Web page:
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Help Your Students Adjust to School after a Long Holiday

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For many students, returning to school from the long winter break is not an easy transition. Staying up late, sleeping in, unstructured time, family stresses, or holiday travel can all make it hard for students to return to school ready to work productively. You can expect to see students who are tired, cranky, and just not as cooperative as usual because their normal schedules have been disrupted.


Experienced teachers know helping students readjust to their school routines requires understanding, patience, and a solid plan to make that first day back as pleasant as possible for everyone involved. Here are a few brief suggestions to smooth the reentry process for your students.


If you have a class website or group email system so that you can contact your students, consider sending an upbeat message a day or two in advance of their return. Remind students about the materials that they will need to bring to class as well as other relevant information to make the transition back to school life easier.  


Think back to the first day of school and the techniques you used then to make your students feel welcomed into your class. After all, returning after a long break is really just a mini-first day of school. Adjust as needed, but consider incorporating some of those same techniques to let your students know that you are glad to see them. Take the time to reconnect with each student so that they know that they are a valued member of the class and that their well-being is important to you.


Have extra books, papers, pens, and other materials on hand for those students who lost the habits of organization during the break.


If your students are old enough to communicate well by writing, pass out small slips of paper or note cards and ask students to tell you about their holiday in one hundred words or less. You can gain some valuable insights into their time away from school with this brief activity.


Have students use a checklist to work through the normal class routines on the first day. This will not only remind them of what they need to do, but will also get them back into the habit of working in a purposeful manner. Delivering a flurry of verbal directions will only stress everyone out.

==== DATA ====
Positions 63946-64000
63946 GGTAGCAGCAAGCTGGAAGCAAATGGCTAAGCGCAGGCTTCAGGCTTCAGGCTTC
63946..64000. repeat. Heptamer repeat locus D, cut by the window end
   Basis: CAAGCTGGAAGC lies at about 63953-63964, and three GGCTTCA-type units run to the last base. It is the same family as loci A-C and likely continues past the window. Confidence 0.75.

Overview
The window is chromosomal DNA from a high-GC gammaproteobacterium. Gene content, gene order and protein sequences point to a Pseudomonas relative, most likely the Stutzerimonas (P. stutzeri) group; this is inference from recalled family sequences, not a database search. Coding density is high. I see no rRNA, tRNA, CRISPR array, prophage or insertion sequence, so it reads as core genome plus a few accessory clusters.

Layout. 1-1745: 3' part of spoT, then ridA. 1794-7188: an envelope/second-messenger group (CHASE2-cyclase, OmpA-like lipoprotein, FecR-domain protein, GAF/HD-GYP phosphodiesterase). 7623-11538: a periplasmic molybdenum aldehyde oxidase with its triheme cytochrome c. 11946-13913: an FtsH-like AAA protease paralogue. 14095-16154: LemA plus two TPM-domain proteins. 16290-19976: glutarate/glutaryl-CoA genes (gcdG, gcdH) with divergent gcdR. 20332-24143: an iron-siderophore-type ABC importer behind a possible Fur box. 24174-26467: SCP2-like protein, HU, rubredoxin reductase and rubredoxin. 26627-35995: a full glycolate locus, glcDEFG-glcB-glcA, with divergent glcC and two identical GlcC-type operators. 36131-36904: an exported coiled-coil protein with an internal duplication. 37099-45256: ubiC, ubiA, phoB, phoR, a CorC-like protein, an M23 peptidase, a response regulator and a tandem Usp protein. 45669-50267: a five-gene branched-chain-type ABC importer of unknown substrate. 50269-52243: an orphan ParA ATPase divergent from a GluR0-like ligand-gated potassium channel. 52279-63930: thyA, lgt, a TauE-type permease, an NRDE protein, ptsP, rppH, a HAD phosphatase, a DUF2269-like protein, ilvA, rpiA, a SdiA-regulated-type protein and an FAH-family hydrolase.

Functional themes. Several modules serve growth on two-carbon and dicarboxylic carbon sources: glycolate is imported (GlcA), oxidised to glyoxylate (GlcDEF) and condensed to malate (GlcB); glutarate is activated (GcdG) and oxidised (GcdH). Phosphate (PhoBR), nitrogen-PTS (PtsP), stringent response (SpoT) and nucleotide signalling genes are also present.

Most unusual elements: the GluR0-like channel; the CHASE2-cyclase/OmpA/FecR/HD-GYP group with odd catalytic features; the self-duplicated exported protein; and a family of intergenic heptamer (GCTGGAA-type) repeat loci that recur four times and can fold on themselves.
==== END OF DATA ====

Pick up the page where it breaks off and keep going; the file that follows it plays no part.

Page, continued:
Plan activities that are pleasant, but fairly low-key.  Brief games, review activities, pair shares, small group discussions, and other similar strategies are ones that can gradually and successfully reintroduce students to class routines without creating more stress.


Photographing or videoing students on the first day of class in the new year is also a good way to celebrate the milestone together. Print on ordinary copy paper and display in the classroom or share on a class website or in a class newsletter.


Take advantage of the time of year as you plan the day’s lessons. Ask students to make predictions about the year ahead or to share their new resolutions. You could even develop class resolutions such as setting a goal for homework completion, improved study habits, or making sure the room is tidy at the end of the day.


Allow time for students to visit with each other and to catch up with each other’s personal news. While this can be done as a whole group activity, small groups really work best as students can engage meaningfully with each other. You could offer open-ended questions for everyone to discuss as conversation starters: What is your favorite memory of 2015? What do you want to do in 2016? If you could change the world in 2016, where would you begin?



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Julia G. Thompson received her BA in English from Virginia Polytechnic Institute and State University in Blacksburg. She has been a teacher in the public schools of Virginia, Arizona, and North Carolina for more than thirty-five years. Thompson currently teaches in Fairfax County, Virginia, where she is an active speaker and consultant. Author of Discipline Survival Guide for the Secondary Teacher, First-Year Teacher’s Checklist, The First-Year Teacher’s Survival Guide, and The First-Year Teacher’s Survival Guide Professional Development Training Kit, Thompson also provides advice on a variety of subjects through her Web site, www.juliagthompson.com; on her blog, juliagthompson.blogspot.com; and on Twitter at https://twitter.com/TeacherAdvice. Her online course, Survival Skills for New Teachers, will be available at https://youtu.be/Aq2aSpne0aQ .
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Guest Saturday, 22 October 2016